Where Your Data is Stored and Why It Matters
It’s true all over the world – large enterprise organizations want flexibility and choice in where their data is stored. This is especially true in regulated industries such as health care, finance, and government that are bound by regulation and compliance to have control over where their data resides.
For these reasons, VMRay offers two data center locations, one in the EU and the other in the US, to our customers. While located in different regions, both are ISO27001 compliant, meet GDPR standards for data protection and privacy, and meet the Singapore Monetary Authority guidelines for cloud services for the financial sector.
Why is it important to have flexibility and choice in where data is stored? First a little review. Technically there are three classifications of data based on the way it is used:
Data at rest is defined as static data stored locally on hard drives that is not often accessed or modified and can be thought of as archived.
Data in use is active data that is frequently updated and accessed by multiple users in a network.
Data in transit is active data traveling between devices, either through private networks or over public or untrusted networks. Some examples of this are emails and chat data.
For a long while, the tech industry and regulators were primarily concerned about data in transit and preventing the interception of these private exchanges by malicious actors. Previously data at rest was considered the safest type of data because it is not exposed to the dangers of internet transfers or security lapses by third parties. Studies have shown that third parties are often the worst offenders in recklessly sharing customer data, showing little regard about the potential exposure of confidential information.
But increasingly there has been a shift in concern towards data at rest, especially for B2B companies and service providers. Alarmed by the number of data breaches and compromised user data, regulators have introduced new rules, more strictly enforced old ones, and held companies responsible for being careless with customer data.
As part of this, regulators have issued strict guidelines for the protection of data at rest. For example, now all companies that do business in the European Union must conform to GDPR, created in 2018. As a security company focused on malware analysis and incident response, VMRay spent many months in advance of GDPR’s launch reviewing our internal data systems and making changes to comply with the GDPR’s many technological, administrative and legal requirements. Equally important, we worked closely with our partners supporting their compliance efforts as well.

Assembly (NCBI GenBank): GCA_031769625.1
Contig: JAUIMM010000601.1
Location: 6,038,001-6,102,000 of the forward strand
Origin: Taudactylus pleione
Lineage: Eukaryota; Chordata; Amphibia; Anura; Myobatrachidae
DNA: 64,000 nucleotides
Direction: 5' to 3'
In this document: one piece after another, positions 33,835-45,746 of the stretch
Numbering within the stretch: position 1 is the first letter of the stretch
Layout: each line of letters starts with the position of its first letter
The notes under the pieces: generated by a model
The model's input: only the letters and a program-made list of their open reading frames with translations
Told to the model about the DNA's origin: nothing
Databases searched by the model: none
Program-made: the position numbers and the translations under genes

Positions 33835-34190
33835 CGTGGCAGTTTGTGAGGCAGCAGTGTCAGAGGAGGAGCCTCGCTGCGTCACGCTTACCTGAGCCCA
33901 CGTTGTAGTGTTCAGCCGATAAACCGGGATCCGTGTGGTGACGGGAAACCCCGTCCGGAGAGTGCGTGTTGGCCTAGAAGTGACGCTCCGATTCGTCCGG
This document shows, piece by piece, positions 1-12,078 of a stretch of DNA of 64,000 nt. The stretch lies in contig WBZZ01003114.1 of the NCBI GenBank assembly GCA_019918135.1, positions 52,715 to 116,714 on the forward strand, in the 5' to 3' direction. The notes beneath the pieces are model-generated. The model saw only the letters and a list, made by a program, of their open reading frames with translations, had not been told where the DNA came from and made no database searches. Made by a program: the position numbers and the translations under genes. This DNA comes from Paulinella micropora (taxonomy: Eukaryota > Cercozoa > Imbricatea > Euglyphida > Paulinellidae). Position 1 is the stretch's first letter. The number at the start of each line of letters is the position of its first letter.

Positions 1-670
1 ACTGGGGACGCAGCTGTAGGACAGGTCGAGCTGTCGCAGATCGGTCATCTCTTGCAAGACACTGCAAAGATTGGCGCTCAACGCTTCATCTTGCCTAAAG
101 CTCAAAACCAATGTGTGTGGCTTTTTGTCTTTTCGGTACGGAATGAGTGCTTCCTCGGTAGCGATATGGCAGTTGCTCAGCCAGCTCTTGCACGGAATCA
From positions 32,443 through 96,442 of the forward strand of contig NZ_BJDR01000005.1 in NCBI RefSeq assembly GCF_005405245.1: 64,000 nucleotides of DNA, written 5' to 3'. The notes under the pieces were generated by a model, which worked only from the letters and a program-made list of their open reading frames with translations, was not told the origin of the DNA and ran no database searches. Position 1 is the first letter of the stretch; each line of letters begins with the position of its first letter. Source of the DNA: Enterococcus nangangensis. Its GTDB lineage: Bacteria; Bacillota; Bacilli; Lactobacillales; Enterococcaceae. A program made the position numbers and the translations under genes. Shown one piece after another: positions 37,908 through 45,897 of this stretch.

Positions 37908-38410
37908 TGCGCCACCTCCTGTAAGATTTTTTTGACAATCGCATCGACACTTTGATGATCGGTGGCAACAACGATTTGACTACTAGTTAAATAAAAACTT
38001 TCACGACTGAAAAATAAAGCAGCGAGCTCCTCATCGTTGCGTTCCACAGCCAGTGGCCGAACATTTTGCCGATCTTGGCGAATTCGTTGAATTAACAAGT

There’s a good reason that all organizations, regardless of industry, should similarly vet their partner ecosystems for GDPR compliance. Data flows downstream and under GDPR, companies that are themselves GDPR-compliant can be held liable for data breaches that occur downstream within their network of partners, suppliers, and subcontractors. While penalties will ultimately be decided in the courts, fines for the most serious cases of non-compliance can range up to 4% of a company’s annual revenues or €20 million (roughly $21.7 million US), whichever is higher.
This is important because cybercriminals often attack large organizations indirectly by targeting trusted partners and suppliers as their security measures tend to be more relaxed. In the Ponemon Institute’s 2017 Data Risk in the Third-Party Ecosystem study, 57 percent of survey respondents said they don’t maintain an inventory of the third parties they share information with, and 82 percent don’t know if their sensitive information was shared with a fourth or even a fifth party. Under GDPR, these organizations would be held responsible for the compromise of this data.
A key component of any cybersecurity audit is confirmation that the company itself and associated partners are all ISO 27001 certified. This is important because ISO 27001 provides a framework of standards for how a modern organization should manage their information and data. This ISO certification is not only a technical inspection, however. It also looks into the processes and the people working for the company. After this thorough examination, having this certification is a sign of a secure, reliable organization that can be trusted with sensitive information.
The good news is VMRay’s GDPR compliance and ISO 27001 certification provides an additional layer of security to the substantial data protections already built into our solutions. The VMRay Platform allows customers to create a completely isolated environment for analyzing advanced malware threats, without the risks posed by open-source tools and services. With On-Premises deployments, customers can ensure their data never leaves the network.
And for organizations choosing a cloud solution, personal data and other sensitive information can be housed in either the US or EU in accordance with local data at rest requirements. For those who choose to host at our headquarters in the EU, this data is protected in accordance with some of the strictest data privacy laws in the world.
Since our company founding in 2013, VMRay has always worked to listen and respond to our customers’ needs. And this is true whether it is providing world-class malware analysis and threat detection or providing flexibility and choice in where one’s data resides.